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Black Lives Matter Protests Are Shaking Up How This Young Latino Voter Views US Politics

Izcan Ordaz, an 18-year-old high school graduate in Fort Worth, Texas, will vote in his first US presidential election this November.
Ben Torres
The World
Izcan Ordaz, an 18-year-old high school graduate in Fort Worth, Texas, will vote in his first US presidential election this November.

A few weeks ago, 18-year-old Izcan Ordaz joined his high school classmates for his first protest. They called for racial justice as part of a national wave of Black Lives Matter activism. A few days later, he marched again in Keller, an affluent suburb of Fort Worth not usually known for protests.

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But similar to many places across the country, residents turned out in larger numbers than expected. Keller police estimated 3,000 people showed up.

“I really assumed it was just going to be mostly young people, mostly a lot of minorities,” Ordaz said. “But when I got there I found that it was predominantly white Americans and lots of older families, lots of children.”

Izcan Ordaz, left, poses with a Fort Worth police officer at a recent Black Lives Matter protest near his high school.
Credit Courtesy of Izcan Ordaz
Izcan Ordaz, left, poses with a Fort Worth police officer at a recent Black Lives Matter protest near his high school.

Ordaz, who recently graduated from Central High School in Fort Worth, will vote in his first presidential election this November. He falls somewhere in the middle of the US political spectrum: more conservative than his parents, but not too far to the right. Ordaz believes in capitalism and a free-market economy. And two major recent events — the coronavirus pandemic and Black Lives Matter protests — are shaking up how he views US politics.

Back in April, Ordaz’s biggest concerns were getting through the pandemic, the state of the US economy and finishing high school virtually.

Now, the issue of racial justice is also top of mind. Ordaz said he felt compelled to do something after watching the viral video of a white Minnesota police officer press his knee into the neck of George Floyd, a Black man.

What happened to Floyd wasn’t right and was painful to watch, Ordaz said. Floyd’s death reflects a larger problem of racial injustice in the country, he added — and that’s why he’s speaking up.

“I think as young people living in the United States, it really is our job to start to step up and to really make the future of the United States go in a different direction,” he said.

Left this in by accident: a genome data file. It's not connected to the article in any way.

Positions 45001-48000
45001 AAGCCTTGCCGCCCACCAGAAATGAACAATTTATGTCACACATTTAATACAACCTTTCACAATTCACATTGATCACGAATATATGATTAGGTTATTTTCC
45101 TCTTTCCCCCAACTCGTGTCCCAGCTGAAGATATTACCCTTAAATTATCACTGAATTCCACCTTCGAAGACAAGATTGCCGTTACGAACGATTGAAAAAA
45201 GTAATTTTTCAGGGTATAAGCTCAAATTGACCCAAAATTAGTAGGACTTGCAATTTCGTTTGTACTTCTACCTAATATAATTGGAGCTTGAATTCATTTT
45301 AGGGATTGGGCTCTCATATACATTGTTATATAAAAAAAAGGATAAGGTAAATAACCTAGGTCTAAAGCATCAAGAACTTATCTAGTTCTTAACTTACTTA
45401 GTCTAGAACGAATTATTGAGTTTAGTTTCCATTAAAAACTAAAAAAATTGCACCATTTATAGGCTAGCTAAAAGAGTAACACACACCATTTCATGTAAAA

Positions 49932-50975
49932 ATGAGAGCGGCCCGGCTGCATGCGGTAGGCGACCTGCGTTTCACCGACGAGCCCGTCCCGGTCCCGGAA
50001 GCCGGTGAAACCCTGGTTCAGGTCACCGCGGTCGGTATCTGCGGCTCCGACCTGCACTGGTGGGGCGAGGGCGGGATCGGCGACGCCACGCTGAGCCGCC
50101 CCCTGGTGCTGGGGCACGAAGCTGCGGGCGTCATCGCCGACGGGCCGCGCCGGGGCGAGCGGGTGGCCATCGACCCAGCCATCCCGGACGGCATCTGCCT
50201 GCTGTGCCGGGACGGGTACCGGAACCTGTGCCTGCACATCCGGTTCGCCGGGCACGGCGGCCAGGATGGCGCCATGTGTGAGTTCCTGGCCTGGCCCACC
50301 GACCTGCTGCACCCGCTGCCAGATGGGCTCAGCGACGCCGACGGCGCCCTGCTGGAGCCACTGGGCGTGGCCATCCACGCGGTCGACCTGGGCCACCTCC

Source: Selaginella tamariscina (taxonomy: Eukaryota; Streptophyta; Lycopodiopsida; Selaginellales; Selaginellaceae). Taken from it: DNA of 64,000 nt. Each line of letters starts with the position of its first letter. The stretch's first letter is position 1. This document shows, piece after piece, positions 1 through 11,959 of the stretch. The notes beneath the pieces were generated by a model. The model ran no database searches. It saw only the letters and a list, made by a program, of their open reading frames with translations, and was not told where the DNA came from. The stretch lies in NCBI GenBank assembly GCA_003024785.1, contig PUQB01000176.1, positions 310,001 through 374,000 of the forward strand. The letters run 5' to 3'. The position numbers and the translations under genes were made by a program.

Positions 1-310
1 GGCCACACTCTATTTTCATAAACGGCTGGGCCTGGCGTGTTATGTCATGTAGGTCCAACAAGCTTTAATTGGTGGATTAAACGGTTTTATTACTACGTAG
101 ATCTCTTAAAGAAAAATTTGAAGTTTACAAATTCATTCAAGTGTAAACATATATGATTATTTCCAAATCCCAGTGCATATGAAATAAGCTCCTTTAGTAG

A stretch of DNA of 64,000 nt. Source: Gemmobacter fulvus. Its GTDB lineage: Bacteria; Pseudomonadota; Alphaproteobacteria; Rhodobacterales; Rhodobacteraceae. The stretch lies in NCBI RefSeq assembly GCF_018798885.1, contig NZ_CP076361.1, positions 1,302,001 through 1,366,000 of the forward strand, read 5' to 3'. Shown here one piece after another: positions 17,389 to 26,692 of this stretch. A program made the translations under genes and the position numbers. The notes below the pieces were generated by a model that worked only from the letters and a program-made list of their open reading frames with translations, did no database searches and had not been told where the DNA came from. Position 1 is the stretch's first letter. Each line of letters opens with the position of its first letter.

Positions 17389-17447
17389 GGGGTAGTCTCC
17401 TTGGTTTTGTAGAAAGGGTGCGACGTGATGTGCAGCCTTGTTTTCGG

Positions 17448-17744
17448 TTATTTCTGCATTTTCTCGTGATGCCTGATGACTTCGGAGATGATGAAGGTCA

As a young Latino, Ordaz is part of a demographic that is changing the US — politically, culturally and demographically. Approximately every 30 seconds, a Latino in the US turns 18 and becomes eligible to vote. Latinos’ sheer numbers make them an important voting bloc: This fall, they could surpass Black voters for the first time, making them the largest racial or ethnic voter group after whites, according to the Pew Research Center.

Ordaz said it’s his generation’s responsibility to not commit the same mistakes made by previous generations. While he credits older generations for paving the way in the fight for racial equality, he believes his generation can do more.

He points to high-profile cases, such as the 1992 protests that erupted in Los Angeles after four police officers who were videotaped beating Black motorist Rodney King were acquitted at trial.

“This police brutality has been a recurring issue in the United States that hopefully by the time we get to our parents’ age will not still be an issue,” Ordaz said.

Max Krochmal, an associate history professor of history at Texas Christian University in Fort Worth, said it’s promising to see a new wave of activism around racial justice, which has taken cues from the 1960s civil rights movement.

That movement pushed the country as far as white Americans were willing to go, said Krochmal, who also chairs comparative race and ethnic studies at the university. In the '60s, Black activists marched and demanded equal rights. They won access to public accommodations, such as restaurants and movie theaters. And the Voting Rights Act of 1965 was passed and signed into law by President Lyndon B. Johnson.

Other changes around racial equality occurred in the 1960s, but the movement eventually plateaued, Krochmal said. And in some ways, he feels like the nation has moved backward.